Solar

From dKosopedia

Jump to: navigation, search

Solar power is a source of renewable energy that produces little or not pollution in its operations (although producing the equipment may pollute), that is attractive because it protects the Environment, reduces production of greenhouse gases, and mitigates the energy supply concerns associated with a potential Peak Oil problem. It also lacks the concerns about long term waste disposal associated with Nuclear power.

All but a tiny fraction of our energy comes from the Sun. Name any kind of power source, trace back how that powersource came to be and chances are you're either talking about energy absorbed by the Earth from the Sun or elements that were here from before our solar system was even formed. See generally this Wikipedia Article.

Total incoming energy from the Sun to the surface of Earth is on the order of 10,000 times more than what we use as a civilization - but it's widely dispersed across the planet, and difficult to harness. Direct use of solar energy relies on two distinct technologies: thermal, or concentrating sunlight to heat things up, and photovoltaic (PV), converting sunlight to electricity using semiconductor devices.

Thermal technology is widely used today to heat swimming pools, reduce water heating costs, and heat space in buildings, though most require some form of backup power for cloudy days. Thermal approaches can also generate electricity by heating a working fluid that then turns a turbine. One of the latest innovations is the Solar Tower, a structure invented by German structural engineer Professor Jörg Schlaich. The concept is that hot air rises, and if you heat air under a sloped piece of glass, the air will move up. Put that sloped glass in a circle, with a tower in the middle to create the temperature differential and you've got electricity being generated from turbines at the bottom of the tower. One of these could provide 250MW of power, enough for 200,000 homes. An Australian company called Enviromission is currently doing the final studies and plans necessary to build one.

Most public interest in solar energy, however, is focused on PV applications. Historically, the main barrier has been the cost to power ratio. The cells themselves can be manufactured now for about $2.50 per peak Watt; installation costs tend to bump that up to $5-10/Watt at the consumer level. These prices are still something like a factor of 10 too high to provide practical utility-scale energy, but worldwide demand has been growing at 20-30% per year. In 2004 total production was about 1000 MW, demonstrating expansion beyond the space and remote-location niche markets photovoltaics had occupied until recently. The US Energy Information Administration has historical tables showing the modest improvement in solar module and cell pricing over the years; the most dramatic improvements happened with the large solar R&D budgets of the Carter administration in the late 1970s.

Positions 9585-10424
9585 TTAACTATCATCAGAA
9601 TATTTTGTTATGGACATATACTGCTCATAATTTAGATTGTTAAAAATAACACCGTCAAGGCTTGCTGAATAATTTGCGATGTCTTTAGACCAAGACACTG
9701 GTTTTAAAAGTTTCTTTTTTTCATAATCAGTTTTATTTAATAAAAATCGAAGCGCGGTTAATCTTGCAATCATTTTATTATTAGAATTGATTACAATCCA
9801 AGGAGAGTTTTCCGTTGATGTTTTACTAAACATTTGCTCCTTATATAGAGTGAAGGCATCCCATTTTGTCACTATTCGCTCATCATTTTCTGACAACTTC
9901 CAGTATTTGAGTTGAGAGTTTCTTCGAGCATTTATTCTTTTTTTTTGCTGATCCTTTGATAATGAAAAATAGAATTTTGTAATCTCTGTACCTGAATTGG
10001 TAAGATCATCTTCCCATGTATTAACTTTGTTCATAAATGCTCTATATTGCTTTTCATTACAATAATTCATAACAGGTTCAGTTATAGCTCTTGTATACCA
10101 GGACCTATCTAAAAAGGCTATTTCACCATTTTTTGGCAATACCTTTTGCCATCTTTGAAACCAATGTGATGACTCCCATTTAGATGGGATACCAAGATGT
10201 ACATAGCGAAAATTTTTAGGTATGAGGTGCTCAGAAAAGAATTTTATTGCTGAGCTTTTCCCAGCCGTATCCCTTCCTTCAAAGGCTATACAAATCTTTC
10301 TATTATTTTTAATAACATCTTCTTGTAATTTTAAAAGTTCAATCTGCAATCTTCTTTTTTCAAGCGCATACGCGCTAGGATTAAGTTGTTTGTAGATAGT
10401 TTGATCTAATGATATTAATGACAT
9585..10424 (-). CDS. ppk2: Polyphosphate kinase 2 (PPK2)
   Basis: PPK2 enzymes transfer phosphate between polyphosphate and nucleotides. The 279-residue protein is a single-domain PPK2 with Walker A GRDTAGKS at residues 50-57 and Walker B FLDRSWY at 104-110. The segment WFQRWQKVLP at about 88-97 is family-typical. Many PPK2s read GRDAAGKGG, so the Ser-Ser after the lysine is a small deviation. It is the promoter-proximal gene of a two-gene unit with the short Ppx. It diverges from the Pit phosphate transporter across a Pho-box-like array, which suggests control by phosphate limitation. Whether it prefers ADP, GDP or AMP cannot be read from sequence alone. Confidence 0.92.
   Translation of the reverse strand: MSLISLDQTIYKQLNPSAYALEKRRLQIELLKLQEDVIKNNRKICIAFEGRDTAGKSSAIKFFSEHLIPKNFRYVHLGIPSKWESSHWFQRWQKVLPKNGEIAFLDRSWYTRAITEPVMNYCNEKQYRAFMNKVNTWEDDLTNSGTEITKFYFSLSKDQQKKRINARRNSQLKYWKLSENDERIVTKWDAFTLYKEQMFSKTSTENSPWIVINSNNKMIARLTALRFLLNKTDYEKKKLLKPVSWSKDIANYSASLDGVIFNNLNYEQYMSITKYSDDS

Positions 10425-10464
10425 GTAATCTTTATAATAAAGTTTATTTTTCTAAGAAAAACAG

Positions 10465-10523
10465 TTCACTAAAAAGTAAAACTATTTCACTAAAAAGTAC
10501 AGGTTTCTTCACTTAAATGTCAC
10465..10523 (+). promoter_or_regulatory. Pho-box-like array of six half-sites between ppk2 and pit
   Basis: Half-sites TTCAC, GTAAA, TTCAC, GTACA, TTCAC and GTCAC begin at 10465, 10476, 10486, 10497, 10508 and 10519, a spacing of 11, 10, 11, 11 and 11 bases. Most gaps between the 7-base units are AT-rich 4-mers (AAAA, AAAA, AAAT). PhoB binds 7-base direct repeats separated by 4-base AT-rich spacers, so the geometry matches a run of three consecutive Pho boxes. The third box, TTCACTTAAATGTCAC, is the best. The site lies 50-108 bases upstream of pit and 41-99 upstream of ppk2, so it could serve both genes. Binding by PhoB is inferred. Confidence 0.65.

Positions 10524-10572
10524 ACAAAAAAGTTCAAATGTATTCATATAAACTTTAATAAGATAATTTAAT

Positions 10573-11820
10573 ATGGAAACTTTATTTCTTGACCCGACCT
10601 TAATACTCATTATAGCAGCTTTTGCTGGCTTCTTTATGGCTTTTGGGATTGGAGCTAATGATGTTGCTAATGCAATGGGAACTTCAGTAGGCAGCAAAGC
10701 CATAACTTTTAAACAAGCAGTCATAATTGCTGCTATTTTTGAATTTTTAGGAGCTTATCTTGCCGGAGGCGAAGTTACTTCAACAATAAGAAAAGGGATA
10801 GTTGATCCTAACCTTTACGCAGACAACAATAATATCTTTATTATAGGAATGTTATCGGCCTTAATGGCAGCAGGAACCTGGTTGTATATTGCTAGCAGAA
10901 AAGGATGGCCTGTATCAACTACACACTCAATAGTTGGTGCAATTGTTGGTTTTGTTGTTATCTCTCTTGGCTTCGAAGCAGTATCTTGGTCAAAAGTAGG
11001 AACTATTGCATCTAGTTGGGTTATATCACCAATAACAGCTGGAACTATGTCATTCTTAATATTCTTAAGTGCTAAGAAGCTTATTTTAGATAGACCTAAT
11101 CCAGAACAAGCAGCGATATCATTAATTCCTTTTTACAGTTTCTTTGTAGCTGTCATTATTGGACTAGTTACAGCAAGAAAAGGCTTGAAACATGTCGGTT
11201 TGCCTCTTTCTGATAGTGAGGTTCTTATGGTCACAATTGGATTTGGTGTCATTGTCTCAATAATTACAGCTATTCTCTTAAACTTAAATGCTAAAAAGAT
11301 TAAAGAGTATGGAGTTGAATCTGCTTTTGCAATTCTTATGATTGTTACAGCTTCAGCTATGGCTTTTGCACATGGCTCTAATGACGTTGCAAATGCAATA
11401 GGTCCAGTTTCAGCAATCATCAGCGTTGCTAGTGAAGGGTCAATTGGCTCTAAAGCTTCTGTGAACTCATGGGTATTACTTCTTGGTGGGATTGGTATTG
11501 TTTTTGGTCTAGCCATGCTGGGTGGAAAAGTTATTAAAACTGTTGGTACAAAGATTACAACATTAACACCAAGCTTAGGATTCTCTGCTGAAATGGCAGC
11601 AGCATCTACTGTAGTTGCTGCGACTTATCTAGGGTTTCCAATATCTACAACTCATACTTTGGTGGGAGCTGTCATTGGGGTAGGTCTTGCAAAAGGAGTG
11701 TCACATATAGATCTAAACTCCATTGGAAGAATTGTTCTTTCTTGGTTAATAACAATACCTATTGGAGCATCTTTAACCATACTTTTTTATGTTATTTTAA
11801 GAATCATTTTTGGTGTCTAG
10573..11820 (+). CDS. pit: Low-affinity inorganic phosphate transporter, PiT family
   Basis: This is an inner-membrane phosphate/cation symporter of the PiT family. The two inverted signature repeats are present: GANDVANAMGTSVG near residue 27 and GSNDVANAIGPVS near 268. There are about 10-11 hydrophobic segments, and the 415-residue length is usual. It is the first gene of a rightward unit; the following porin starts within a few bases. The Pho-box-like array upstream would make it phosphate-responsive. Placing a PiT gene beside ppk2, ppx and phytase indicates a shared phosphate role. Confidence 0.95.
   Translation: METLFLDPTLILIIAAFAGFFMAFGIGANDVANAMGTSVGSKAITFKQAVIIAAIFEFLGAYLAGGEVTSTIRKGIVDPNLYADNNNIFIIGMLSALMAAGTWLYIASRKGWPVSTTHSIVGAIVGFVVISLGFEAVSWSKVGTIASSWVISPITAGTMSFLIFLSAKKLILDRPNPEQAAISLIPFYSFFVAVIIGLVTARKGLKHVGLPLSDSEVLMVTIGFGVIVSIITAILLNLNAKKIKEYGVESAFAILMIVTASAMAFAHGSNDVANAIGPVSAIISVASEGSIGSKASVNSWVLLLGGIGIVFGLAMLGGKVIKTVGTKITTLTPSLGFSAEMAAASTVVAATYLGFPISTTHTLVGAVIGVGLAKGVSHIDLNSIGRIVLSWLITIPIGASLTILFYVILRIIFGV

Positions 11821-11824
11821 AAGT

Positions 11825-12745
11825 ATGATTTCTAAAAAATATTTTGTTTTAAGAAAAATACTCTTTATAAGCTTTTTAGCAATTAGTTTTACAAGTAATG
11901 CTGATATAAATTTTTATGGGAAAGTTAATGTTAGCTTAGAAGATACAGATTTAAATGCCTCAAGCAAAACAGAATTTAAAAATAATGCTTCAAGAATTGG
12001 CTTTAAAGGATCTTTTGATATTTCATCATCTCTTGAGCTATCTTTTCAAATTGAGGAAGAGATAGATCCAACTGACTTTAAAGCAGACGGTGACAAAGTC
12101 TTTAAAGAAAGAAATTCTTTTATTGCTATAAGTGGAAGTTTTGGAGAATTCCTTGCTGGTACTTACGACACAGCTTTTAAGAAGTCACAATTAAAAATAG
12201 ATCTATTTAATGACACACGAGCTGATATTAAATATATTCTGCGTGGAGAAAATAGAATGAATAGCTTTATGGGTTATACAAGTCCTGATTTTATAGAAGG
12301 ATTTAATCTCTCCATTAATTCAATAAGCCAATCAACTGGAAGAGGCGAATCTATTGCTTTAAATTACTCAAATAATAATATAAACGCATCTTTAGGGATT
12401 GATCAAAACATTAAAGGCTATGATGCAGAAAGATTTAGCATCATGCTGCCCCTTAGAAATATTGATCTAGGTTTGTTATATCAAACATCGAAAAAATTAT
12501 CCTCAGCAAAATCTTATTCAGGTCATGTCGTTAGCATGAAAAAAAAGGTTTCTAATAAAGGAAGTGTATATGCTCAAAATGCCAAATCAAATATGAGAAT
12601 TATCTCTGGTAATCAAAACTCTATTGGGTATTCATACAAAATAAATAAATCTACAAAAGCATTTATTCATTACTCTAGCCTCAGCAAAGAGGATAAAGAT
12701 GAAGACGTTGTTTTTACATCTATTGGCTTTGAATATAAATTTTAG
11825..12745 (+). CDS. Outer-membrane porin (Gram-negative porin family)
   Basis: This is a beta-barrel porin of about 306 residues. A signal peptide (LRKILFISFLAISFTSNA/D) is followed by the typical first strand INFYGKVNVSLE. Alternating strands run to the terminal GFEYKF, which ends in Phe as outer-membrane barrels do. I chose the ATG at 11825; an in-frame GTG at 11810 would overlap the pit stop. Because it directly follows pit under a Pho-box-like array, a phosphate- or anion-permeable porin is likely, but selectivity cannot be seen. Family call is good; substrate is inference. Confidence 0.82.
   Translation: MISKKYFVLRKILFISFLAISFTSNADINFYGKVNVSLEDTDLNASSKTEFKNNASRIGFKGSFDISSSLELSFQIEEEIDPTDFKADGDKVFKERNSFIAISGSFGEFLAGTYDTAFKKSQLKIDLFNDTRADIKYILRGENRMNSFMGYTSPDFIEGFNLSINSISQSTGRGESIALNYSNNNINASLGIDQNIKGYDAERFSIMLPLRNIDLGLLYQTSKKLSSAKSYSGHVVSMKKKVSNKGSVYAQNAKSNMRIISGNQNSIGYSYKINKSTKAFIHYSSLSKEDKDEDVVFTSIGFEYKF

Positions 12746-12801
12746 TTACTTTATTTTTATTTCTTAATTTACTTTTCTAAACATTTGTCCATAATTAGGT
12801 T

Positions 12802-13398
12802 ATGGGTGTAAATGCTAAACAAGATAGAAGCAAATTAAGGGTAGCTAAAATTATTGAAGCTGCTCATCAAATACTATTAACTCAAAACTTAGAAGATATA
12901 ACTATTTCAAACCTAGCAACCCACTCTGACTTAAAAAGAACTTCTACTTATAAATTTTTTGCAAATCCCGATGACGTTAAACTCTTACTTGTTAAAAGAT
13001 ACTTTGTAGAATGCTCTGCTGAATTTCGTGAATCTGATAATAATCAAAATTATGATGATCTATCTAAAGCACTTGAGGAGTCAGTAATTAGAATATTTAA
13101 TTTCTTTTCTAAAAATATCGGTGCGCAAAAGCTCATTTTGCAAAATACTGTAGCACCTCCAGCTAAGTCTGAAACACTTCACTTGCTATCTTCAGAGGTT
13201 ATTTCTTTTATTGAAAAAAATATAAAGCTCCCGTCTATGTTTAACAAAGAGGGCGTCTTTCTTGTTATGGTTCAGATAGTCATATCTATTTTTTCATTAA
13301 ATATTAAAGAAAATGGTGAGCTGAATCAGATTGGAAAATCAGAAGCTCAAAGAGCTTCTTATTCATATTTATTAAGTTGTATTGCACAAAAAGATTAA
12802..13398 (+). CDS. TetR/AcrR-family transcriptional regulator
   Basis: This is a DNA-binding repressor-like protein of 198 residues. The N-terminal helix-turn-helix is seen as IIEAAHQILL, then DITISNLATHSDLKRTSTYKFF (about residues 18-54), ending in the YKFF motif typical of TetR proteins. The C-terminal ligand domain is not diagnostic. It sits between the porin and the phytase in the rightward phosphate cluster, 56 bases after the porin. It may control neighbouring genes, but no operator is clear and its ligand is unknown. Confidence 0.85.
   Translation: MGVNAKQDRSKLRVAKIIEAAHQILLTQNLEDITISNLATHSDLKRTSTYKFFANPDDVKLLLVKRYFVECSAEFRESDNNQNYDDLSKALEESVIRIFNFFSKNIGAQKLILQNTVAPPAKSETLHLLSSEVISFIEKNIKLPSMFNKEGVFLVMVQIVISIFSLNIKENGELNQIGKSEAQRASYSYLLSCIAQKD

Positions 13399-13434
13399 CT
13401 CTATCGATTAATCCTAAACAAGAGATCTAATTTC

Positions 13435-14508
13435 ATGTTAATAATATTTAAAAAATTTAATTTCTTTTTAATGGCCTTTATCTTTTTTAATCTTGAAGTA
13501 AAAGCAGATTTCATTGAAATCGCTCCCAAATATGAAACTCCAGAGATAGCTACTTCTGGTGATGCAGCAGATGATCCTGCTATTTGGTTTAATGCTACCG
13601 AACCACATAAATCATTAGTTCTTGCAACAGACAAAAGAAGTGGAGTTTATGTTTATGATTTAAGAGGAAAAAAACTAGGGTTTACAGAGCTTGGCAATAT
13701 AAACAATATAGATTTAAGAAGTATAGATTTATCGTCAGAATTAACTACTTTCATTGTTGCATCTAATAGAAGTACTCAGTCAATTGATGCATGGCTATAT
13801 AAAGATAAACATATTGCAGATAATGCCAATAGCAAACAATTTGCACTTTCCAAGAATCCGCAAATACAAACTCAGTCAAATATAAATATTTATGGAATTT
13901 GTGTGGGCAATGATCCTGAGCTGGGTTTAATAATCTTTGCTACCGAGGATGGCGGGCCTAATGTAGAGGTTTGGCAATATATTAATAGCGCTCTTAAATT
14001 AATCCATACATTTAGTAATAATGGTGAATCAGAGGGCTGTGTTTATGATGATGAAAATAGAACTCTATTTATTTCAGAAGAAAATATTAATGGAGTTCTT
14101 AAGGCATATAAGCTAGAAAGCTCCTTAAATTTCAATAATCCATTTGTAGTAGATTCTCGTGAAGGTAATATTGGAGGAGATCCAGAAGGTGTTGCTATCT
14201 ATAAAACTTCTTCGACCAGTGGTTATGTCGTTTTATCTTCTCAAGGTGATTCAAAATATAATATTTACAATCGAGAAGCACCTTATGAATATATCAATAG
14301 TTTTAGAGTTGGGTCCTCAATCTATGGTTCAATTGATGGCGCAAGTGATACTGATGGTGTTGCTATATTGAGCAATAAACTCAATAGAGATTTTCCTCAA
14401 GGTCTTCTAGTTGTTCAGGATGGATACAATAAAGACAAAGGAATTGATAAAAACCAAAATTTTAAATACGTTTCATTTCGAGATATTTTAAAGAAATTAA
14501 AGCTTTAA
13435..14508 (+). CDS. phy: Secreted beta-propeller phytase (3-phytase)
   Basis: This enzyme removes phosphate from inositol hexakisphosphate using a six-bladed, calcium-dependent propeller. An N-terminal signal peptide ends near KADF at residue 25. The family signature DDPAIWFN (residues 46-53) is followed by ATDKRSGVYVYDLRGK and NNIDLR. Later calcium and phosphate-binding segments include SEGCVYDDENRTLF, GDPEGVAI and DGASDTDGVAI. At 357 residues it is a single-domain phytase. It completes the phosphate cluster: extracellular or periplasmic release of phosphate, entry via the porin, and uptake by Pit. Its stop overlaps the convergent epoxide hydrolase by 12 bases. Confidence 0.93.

The US government continues to modestly fund solar PV research through the Department of Energy Energy Efficiency and Renewable Energy program. Eighty million dollars was allocated for this in the 2005 budget request. Much of this goes to research in exotic materials that can have very high conversion efficiencies; however these tend to be expensive and of questionable net environmental benefit with the toxic chemicals needed for their production. Actual sales of PV are almost entirely silicon cells, either in crystalline or thin-film (amorphous) form, with conversion efficiencies from 5 to 20 percent. Crystalline silicon cells are typically made from silicon materials discarded from semiconductor manufacturing processes. A variety of final module forms have been adopted to try to enhance adoption - roofing shingles, for example, can now be purchased with built-in solar photovoltaics.

The worldwide market is changing rapidly, and recently very much driven by government subsidies for purchases of PV. Japan now has the largest internal market for solar cells, and its production capacity has been expanding rapidly to keep up, thanks to strong government incentives. German subsidies have greatly expanded the rooftop solar electric market in that country.

A major disadvantage of solar energy systems is the night. PV can produce no energy when the sun is down, or hidden by clouds and weather. This means expensive auxiliary energy storage components or attachment to the electric grid is needed. It also means that the energy output of a 1 Watt cell is actually only 20-30% of a Watt, when averaged over a day, and this years installed capacity of about 1 GW is actually only supplying 20-30% of the electric energy of a typical GW-size nuclear power plant, exacerbating the cost issue for solar PV.

Solar panels in Outer Space can be in full sunlight all the time and provide continuous power; this provides one of the major proposed advantages for utility-scale production by Solar Power Satellites.

External Links

Technical Overview

Related Link:

Solar panels

Personal tools